An inter­est­ing para­dox can hap­pen when one achieves their dream. Nag­ging doubts can under­mine one’s hap­pi­ness. ‘You don’t deserve this, you will always be poor, black, old, ugly, stupid!

We have all heard of the rock­star, actor, suc­cess­ful sportsper­son, with the world at their doorstep, who seems to sab­o­tage their suc­cess and good for­tune with the nulling effects of drugs and alcohol!

They have made it in the eyes of the world, fame and for­tune! But the nag­ging voice of fail­ure still echoes in the cham­bers of their heart. They don’t feel wor­thy, sur­rounded by snig­ger­ing cow­ards, unwill­ing to ful­fil their own noble voca­tion, whis­per­ing defeatist beliefs!

Paulo believes this is the most dan­ger­ous of obsta­cles, because soci­ety instils an almost vir­tu­ous belief that to renounce one’s own dreams is good for the sake of the group.

Ein­stein said the most impor­tant deci­sion one will ever make is whether they believe they live in a friendly or a hos­tile uni­verse! This deter­mines our mind­set, will the uni­verse help us, or will it beat us down? Or is it really just our thoughts that man­i­fest this reality?

A PERSONAL JOURNEY

I remem­ber read­ing another book by Paulo Coelho, about his pil­grim­age along the ancient Way of St James. I was fas­ci­nated by the myth and his­tory of this mys­te­ri­ous path. Par­tic­u­larly the fact that many who did the camino expe­ri­ence a ‘spir­i­tual awakening’.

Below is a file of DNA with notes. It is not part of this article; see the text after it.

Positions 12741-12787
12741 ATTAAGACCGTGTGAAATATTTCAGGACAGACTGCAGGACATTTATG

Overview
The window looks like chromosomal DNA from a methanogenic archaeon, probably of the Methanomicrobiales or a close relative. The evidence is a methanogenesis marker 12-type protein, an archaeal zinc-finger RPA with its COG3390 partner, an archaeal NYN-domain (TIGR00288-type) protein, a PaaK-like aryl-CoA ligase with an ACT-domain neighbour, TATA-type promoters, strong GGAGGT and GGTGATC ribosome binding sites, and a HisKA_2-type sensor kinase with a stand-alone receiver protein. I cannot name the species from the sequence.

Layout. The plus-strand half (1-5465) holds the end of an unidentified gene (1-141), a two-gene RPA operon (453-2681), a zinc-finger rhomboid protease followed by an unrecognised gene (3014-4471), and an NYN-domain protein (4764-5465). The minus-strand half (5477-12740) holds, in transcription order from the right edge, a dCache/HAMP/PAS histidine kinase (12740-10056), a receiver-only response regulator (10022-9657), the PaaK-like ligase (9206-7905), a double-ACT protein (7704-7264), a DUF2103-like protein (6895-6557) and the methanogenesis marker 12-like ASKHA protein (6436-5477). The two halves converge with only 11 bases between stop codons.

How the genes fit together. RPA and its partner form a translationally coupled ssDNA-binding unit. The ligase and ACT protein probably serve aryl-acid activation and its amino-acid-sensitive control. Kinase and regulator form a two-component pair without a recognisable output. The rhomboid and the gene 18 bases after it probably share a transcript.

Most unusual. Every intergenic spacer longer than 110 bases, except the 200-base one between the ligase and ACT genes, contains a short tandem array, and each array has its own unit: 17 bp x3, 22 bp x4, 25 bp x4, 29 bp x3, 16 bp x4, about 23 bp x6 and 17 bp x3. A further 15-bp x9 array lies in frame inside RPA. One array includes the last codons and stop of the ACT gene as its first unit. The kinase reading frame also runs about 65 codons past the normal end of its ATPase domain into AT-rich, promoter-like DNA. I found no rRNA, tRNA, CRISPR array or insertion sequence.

I decided I too would walk the Camino, and doc­u­ment my jour­ney in film. As a com­mit­ment to my new found pur­pose, I decided I would not cut my hair until I had com­pleted the jour­ney. Like pil­grims of old, who would burn their clothes at Fin­is­terre, I decided I would not ‘rebirth’ and shed my locks, until I had reached ‘the ends of the earth’ by foot.

It is fas­ci­nat­ing how things tran­spired. Every­thing seemed to fall into place. I ended a rela­tion­ship, so had no feel­ing of duty to another. I got a short term well pay­ing con­tract, which pro­vided the funds. And there I was, over­weight and with no phys­i­cal prepa­ra­tion, on the French/Spanish bor­der, not really know­ing what the hell I hoped to achieve!

When I first tried talk­ing to cam­era, I found it a daunt­ing expe­ri­ence. I really didn’t know what I was doing and felt very self con­scious. I had never spo­ken Span­ish, so my attempts at nam­ing towns and events along the way were utterly cringe­wor­thy! But I bat­tled on, through rain, mud and blis­ters, deter­mined to reach Santiago.

I started to feel a sense of achieve­ment. ‘Damn it, I was liv­ing my dream!’ I was pro­duc­ing my own doc­u­men­tary. Doing some­thing I had wanted to do for the two years prior. With no fund­ing, no sup­port, and at the start…. no idea!

None of this mat­tered. I was there, I was doing it, and it so hap­pened that the uni­verse con­spired to help me. I met heal­ers, poets and sages. I met lovers, allies and scoundrels!

When you take that first step, your fears sub­side. You realise you can han­dle it. You realise you are on YOUR path, and you feel an amaz­ing sense of expan­sion and joy. Your heart and soul sings the song of the universe

I remem­ber the moment, the day, I became com­fort­able in front of the cam­era. It was on Cruz de Ferro, where I talked about the rit­ual of car­ry­ing stones up the moun­tain and plac­ing them on a Cairn. And in this process, exor­cis­ing prob­lems from one’s life.